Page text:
I can almost guarantee that Santorum is opposed to pre-marital sex and adultery as well, and I’m sure he can speak intelligently on why he thinks they are bad for society, but I don’t think he would ever support legislation that would ban them.

    Really?

    Santorum says, in all seriousness, “One of the things I will talk about, that no president has talked about before, is I think the dangers of contraception in this country…. It’s not okay. It’s a license to do things in a sexual realm that is counter to how things are supposed to be.”

    Do you honestly think that someone claiming there is a way that things are “supposed to be” in the sexual realm would not advocate for laws to enforce the way things are “supposed to be” in the sexual realm? He would say that he would be derelict to not push for such legislation.

    Like or Dislike: Thumb up 6 Thumb down 2

  30. DRS says:

    I have a better idea: why doesn’t Santorum and his fellow present-day Torquemadas mind their own damn business? If they don’t want to use birth control, great – don’t. If they don’t want to impregnate women who might get abortions – then keep your belt buckled unless you’re willing to become a father with all the responsibilities that entails.

    Here’s my definition of privacy: it involves only me and maybe one other person. (And that other person is not Santorum, I hardly need say.) No federal, state or local government gets to have an opinion.

    I don’t have to justify any of my private non-criminal actions to any politician whose personal hang-ups about sex interfere with his/her thought processes.

    Highly-rated. Helpful or Unhelpful: Thumb up 16 Thumb down 0

  31. PD Shaw says:

    @Eric Williams:” “Right to privacy” is a terrible argument in favor of abortion. Self-ownership would be a much better starting point.”

    I don’t know about “terrible,” but I tend to agree. I actually think, as far as Constitutional problems go, contraception is a more difficult “right” than “abortion.”

    Like or Dislike: Thumb up 2 Thumb down 0

  32. PD Shaw says:

    @Septimius, I think you have a point here about Santorum’s position being unclear, but I can’t get excited about the content of a blog’s headline; notice that Doug’s last sentence (“it seems”) concedes some ambiguity.

    Like or Dislike: Thumb up 1 Thumb down 0

  33. Ernieyeball says:

    “It’s not okay. It’s a license to do things in a sexual realm that is counter to how things are supposed to be.”

    Mr. Santorum should quit tap dancing around the issue and finish the sentence.

    …how things are supposed to be according to The Pope in Rome…or…how things are supposed to be according to Rick Santorum…or…how things are supposed to be according to the Republican Party…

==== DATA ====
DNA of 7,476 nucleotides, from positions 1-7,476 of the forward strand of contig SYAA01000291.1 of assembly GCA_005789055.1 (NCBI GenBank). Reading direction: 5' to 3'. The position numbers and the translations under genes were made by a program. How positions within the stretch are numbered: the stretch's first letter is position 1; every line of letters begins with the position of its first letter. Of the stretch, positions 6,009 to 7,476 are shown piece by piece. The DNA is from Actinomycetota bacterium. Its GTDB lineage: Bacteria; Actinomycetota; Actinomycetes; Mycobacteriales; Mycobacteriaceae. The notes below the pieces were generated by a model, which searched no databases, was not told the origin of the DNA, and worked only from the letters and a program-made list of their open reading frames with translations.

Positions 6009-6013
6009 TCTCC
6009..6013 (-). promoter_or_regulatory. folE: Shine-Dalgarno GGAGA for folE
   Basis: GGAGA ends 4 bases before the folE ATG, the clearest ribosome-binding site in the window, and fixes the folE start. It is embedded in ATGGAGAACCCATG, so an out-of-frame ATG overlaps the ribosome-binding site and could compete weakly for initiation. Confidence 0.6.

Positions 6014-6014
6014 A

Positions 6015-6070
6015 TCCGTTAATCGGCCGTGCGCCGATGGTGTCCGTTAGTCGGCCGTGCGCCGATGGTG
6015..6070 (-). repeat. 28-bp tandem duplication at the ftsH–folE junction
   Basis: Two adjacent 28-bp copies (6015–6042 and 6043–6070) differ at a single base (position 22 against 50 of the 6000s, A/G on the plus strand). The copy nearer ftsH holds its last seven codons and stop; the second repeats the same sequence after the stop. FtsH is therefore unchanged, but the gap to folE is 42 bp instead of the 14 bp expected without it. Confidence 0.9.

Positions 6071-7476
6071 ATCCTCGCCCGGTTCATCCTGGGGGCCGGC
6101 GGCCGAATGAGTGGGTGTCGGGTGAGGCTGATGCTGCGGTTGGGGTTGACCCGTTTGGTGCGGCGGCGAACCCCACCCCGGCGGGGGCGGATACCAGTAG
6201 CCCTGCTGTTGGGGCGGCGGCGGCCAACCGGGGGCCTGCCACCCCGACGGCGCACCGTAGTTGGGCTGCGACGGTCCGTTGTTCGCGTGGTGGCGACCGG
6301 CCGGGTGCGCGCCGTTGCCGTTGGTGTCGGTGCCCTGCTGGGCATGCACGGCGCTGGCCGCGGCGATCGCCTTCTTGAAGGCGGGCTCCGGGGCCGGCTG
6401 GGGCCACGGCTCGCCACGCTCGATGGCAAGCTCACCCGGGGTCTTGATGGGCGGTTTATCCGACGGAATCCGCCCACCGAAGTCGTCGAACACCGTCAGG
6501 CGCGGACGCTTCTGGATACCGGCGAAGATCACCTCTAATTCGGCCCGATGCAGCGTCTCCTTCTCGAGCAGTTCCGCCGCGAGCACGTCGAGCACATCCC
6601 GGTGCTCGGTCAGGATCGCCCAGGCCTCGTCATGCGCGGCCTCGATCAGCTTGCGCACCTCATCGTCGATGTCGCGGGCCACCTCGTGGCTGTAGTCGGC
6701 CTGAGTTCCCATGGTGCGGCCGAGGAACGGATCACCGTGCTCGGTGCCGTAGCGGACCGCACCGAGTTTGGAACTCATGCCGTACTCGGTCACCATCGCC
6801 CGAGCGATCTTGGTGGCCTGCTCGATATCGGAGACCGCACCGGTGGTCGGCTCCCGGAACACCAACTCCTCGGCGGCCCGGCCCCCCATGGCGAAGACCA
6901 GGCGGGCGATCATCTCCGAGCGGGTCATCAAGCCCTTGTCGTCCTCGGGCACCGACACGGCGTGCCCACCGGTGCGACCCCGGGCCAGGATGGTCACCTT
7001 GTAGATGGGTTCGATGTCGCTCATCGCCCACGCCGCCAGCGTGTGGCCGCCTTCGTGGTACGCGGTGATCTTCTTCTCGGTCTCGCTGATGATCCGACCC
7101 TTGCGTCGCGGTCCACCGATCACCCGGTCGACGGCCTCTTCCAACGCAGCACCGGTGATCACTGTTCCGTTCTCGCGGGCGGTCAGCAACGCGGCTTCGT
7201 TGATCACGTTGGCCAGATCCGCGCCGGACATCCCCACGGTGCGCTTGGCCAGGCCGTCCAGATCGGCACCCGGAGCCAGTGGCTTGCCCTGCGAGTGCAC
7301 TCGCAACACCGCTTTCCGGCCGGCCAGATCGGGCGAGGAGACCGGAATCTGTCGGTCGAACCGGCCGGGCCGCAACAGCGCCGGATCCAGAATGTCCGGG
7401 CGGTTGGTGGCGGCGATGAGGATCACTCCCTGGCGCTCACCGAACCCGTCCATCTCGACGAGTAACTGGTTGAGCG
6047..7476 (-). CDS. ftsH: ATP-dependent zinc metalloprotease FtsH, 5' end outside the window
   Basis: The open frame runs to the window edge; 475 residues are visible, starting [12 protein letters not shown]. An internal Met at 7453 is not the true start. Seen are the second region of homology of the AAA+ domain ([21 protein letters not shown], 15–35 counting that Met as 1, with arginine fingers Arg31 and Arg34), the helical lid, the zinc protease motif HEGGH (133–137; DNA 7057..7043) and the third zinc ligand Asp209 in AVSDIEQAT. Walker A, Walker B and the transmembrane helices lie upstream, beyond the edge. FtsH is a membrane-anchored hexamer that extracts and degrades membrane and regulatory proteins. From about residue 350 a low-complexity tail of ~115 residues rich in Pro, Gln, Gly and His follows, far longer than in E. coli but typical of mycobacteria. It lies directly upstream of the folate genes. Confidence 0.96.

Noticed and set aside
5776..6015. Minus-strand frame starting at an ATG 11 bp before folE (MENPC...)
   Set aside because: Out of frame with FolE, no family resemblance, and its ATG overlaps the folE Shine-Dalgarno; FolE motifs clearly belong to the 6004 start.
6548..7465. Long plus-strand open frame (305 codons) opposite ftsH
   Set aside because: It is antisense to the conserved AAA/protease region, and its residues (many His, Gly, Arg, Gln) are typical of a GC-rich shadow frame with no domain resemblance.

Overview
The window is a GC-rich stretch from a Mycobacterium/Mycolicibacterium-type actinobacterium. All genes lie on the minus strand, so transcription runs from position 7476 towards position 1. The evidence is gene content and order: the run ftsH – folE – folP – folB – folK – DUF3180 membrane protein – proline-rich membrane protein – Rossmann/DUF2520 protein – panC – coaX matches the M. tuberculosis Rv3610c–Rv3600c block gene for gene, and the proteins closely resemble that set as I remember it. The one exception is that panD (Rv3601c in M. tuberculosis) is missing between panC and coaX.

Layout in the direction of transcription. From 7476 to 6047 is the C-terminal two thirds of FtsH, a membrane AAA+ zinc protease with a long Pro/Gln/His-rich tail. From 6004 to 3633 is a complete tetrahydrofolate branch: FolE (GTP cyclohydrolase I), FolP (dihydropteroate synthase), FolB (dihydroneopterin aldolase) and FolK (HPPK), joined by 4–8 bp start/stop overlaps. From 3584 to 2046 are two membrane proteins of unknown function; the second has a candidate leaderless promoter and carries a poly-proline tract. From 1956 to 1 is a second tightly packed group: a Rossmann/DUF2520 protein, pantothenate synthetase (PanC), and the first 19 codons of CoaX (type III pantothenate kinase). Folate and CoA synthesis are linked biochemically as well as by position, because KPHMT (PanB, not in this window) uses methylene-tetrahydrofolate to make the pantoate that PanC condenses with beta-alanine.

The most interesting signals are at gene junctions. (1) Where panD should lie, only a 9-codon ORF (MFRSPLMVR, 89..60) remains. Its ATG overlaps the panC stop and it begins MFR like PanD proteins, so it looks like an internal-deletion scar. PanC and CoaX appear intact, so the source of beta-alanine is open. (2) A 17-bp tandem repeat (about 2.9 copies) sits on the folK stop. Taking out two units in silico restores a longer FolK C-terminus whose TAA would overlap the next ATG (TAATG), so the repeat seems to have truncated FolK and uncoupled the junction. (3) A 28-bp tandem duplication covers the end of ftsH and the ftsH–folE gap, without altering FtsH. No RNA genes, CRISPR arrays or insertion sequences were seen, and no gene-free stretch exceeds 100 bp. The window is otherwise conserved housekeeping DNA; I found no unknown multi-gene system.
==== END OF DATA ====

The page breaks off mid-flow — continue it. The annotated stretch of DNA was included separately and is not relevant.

Tell us all sir. How are things in a sexual realm supposed to be?

    Like or Dislike: Thumb up 13 Thumb down 0

  34. PD Shaw says:

    @sam: “Do you honestly think that someone claiming there is a way that things are “supposed to be” in the sexual realm would not advocate for laws to enforce the way things are “supposed to be” in the sexual realm?”

    Yep. At the most it looks to me like Santorum doesn’t want the government to pay for contraception; or at the very least he wants to spend some portion of his Presidency jawing about contraception issues. One would scare the bejezus out of people afraid of certain poor groups increasing in size, the other would scare parents.

    Like or Dislike: Thumb up 3 Thumb down 2

  35. Ron Beasley says:

    Ultra conservative Catholics like Santorum are even crazier than Evangelicals like Bachmann. We first saw that with the Teri Shiavo debacle – it was the Catholics that were pushing to keep her alive.

    Like or Dislike: Thumb up 7 Thumb down 0

  36. Beavis and Butthead says:

    Beavis: “the dangers of contraception”

    Butthead: “like when the rubber breaks”
    ——–
    Ernieyeball: I couldn’t help myself. Jerk this post if you must…wait…AAAAGGGGGHHHH!!!

    Like or Dislike: Thumb up 4 Thumb down 0

  37. Septimius says:

    @ Sam: Do you think a politician that speaks out about the dangers of smoking necessarily believes that cigarettes should be outlawed?

    Like or Dislike: Thumb up 3 Thumb down 2

  38. legion says:

    @Beavis and Butthead:

    Jerk this post if you must

    I see what you did there…

    Like or Dislike: Thumb up 3 Thumb down 0

  39. legion says:

    @Septimius: There’s a rather large difference between a politician speaking out against the dangers of X and a politician stating that X is flatly immoral and goes against the Divine Plan. The former might just be pandering for votes; the latter would absolutely attempt to have X outlawed.

    Like or Dislike: Thumb up 3 Thumb down 0

  40. sam says:

    @Septimius:

    That’s unresponsive to the question asked.. And I submit that neither you nor PD@ Tuesday, January 3, 2012 at 17:32 really understand the force of natural law arguments on people like Santorum. Such arguments and the conclusions they generate are morally binding on those who accept the principle of natural law. He would be self-condemned if he did not advocate such legislation.